It's the end of an era. In 2005 Dallas had one of the greatest drafts in team history. Not only did the draft bring us future Hall of Famer DeMarcus Ware, it also brought fellow defensive linemen Marcus Spears, Chris Canty and Jay Ratliff. The following draft brought us another future Pro-Bowler in Jason Hatcher. That group formed the core of Dallas' defensive line for the next eight years.
With Ware going to Denver and Hatcher signing with hated Washignton, that core group is gone now. Which makes it a fitting time to look at a meme that has been occurring more and more frequently around these parts; the idea that Dallas does not devote enough draft picks to the defensive line.
To begin with, that's a difficult thing to qualify. With the increase in "flexible" defenses that switch between the 3-4 and the 4-3, it's hard to know what exactly constitutes a defensive lineman as opposed to a linebacker. For this exercise I'm going to say that a linebacker who moves down to DE on passing downs qualifies as a defensive lineman. So has Dallas invested adequately in its defensive line? Let's look at what the numbers say.
To get an adequate sample size I've examined every team's draft over the past 10 years, going back to 2005. We'll be looking at three main criteria: total picks spent, premium picks spent, (any pick in rounds 1-3), and average round of the picks (literally the average of all a team's DL picks by round). As I stated above, I'm including edge rushers who will move down to DE on passing downs, so for instance in this year's draft I'm counting Anthony Barr and Khalil Mack as DL, (and yes, I went through every team's main defensive formation and whether a draft pick was considered an OLB or ILB for the 3-4 teams. And yes, that was time consuming). Please note: This is not an argument on how good a team's defensive line is, or how well a team drafted, (that's coming next week). This is simply a way to quantify how many draft resources a team spent on defensive linemen over the past 10 years. Which also means I'm not including UDFA's.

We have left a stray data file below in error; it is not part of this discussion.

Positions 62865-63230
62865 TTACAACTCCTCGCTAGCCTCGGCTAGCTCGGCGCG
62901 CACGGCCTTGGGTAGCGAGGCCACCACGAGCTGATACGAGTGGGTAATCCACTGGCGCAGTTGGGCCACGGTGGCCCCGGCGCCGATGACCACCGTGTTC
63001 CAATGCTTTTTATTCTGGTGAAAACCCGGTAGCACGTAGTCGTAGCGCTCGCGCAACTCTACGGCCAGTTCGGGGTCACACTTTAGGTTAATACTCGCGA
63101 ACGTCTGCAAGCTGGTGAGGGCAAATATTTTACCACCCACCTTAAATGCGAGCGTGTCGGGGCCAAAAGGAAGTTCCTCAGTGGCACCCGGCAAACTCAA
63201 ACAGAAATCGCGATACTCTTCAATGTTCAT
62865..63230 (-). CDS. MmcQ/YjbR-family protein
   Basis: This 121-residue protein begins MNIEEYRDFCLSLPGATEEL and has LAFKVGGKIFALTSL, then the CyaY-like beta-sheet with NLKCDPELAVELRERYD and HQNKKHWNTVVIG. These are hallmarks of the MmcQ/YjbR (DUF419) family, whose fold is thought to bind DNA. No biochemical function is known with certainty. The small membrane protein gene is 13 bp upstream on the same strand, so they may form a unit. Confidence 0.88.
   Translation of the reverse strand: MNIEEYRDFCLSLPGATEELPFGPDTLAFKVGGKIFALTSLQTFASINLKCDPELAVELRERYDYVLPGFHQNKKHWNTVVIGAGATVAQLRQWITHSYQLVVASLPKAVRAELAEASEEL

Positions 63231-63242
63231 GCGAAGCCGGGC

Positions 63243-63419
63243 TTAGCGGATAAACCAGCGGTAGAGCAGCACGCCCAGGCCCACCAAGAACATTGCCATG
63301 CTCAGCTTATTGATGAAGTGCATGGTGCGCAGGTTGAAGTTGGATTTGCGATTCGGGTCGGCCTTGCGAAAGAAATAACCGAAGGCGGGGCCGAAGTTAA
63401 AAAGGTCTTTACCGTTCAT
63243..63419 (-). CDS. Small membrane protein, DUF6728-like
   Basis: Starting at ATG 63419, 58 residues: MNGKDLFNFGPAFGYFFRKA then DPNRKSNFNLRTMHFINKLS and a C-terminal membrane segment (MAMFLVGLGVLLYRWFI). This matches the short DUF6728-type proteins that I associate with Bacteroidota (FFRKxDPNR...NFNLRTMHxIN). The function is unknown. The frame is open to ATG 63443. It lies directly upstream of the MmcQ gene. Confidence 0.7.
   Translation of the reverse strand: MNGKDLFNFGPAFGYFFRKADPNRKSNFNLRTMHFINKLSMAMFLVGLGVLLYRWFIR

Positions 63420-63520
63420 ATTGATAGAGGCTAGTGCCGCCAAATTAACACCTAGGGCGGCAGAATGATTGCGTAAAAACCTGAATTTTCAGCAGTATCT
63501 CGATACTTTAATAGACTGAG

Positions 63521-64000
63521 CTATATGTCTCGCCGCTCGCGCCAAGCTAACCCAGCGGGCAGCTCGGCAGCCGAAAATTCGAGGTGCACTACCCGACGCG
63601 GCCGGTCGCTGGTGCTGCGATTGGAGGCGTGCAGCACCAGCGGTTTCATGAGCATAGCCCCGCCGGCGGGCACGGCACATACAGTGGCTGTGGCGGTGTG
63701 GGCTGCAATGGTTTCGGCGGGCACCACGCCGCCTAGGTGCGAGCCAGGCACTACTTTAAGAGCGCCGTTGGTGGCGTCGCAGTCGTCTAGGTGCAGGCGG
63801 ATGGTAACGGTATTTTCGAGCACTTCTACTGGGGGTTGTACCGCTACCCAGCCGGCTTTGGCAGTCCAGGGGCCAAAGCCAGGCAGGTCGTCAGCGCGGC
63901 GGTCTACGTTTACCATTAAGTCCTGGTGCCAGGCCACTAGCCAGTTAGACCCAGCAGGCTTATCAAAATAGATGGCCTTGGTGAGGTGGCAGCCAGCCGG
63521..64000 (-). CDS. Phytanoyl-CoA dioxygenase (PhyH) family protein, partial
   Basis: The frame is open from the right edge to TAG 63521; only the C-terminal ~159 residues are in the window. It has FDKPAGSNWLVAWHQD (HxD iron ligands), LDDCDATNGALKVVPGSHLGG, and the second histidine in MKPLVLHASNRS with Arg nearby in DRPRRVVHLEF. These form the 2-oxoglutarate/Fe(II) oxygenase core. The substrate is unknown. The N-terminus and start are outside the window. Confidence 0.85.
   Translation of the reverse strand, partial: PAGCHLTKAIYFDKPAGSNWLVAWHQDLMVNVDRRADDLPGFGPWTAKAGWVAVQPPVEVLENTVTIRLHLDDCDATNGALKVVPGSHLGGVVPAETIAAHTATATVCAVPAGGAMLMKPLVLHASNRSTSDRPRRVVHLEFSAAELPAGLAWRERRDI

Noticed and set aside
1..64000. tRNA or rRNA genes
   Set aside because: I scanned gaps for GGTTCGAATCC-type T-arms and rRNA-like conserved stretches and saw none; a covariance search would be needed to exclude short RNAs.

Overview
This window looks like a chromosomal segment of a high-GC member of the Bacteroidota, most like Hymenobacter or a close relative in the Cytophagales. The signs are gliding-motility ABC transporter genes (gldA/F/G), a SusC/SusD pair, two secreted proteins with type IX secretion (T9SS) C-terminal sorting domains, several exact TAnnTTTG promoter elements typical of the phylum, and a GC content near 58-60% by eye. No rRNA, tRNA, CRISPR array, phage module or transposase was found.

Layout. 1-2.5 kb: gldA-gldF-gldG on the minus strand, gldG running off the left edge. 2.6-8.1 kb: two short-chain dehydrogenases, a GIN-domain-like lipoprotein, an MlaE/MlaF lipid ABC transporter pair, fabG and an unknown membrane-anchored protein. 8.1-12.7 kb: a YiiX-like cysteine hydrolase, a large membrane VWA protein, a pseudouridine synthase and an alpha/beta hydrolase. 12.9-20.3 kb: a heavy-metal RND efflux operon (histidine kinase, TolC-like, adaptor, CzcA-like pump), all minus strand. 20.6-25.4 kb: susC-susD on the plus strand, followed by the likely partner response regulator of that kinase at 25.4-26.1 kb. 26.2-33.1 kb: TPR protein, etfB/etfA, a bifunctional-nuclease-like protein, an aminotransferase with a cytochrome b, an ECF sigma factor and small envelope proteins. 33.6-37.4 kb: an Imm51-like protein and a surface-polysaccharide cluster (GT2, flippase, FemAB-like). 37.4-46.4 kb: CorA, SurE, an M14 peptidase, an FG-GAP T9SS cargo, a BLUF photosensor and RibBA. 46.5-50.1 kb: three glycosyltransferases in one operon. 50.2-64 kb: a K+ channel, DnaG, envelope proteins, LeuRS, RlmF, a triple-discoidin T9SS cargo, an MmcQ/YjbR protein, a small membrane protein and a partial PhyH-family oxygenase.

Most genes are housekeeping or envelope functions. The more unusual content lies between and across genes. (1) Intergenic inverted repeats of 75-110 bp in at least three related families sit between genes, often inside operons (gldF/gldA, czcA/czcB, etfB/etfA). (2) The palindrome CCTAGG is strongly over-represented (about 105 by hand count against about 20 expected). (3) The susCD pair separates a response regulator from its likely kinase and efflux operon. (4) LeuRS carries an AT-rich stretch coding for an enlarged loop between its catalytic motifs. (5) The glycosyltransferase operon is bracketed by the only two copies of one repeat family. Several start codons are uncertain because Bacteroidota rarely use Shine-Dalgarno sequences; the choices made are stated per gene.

So is the meme accurate? Has Dallas under-drafted defensive linemen? Well...not really! Here's the league averages over the past 10 years compared to what our Cowboys have done.
|Team||Number of picks||Premium Picks||Average Round|
Dallas outperforms the league average in total number of picks and premium picks, and is just behind in average round of pick.
"So" you may be asking yourself, "what does it all mean?" To which I'll respond, "that's an excellent question. And the answer is 42". Then I'll walk away while yelling at you to not forget your towel.
But that's neither here nor there. These numbers are fine and all, but what is the context? Does this mean Dallas is much better than league average? Slightly better? What?
To answer that question I've created a draft score, by dividing the total number of picks by the average round of the pick. This gives a good approximation of how many resources a team actually spent. A team that picked seven defensive linemen over this time period, each with a first-round pick, would get a score of seven. A team that picked one defensive lineman with a seventh-round pick would get a score of one.
Here is how every team in the NFL did:
|Team||Total Picks||Premium Picks||Avg. Round||Draft Score|
As you can see, the Texans are the runaway favorites using this method, (starting in 2005 they spent three first round picks on the DL, then starting in 2009 spent a second, a third, a first, and another second), followed by the Eagles. But look there! That's our very own Dallas Cowboys rounding out the top five, posting a very impressive 4.5 score. And the cherry on top, Washington is at the very bottom.
So there you have it ladies and gentlemen. Contrary to popular belief, Dallas has invested quite heavily in it's DL over the years. Unfortunately, no single unit can guarantee wins in the NFL, (ask the Lions, they've tried with the DL and WR's). The numbers don't lie, and that's another meme busted.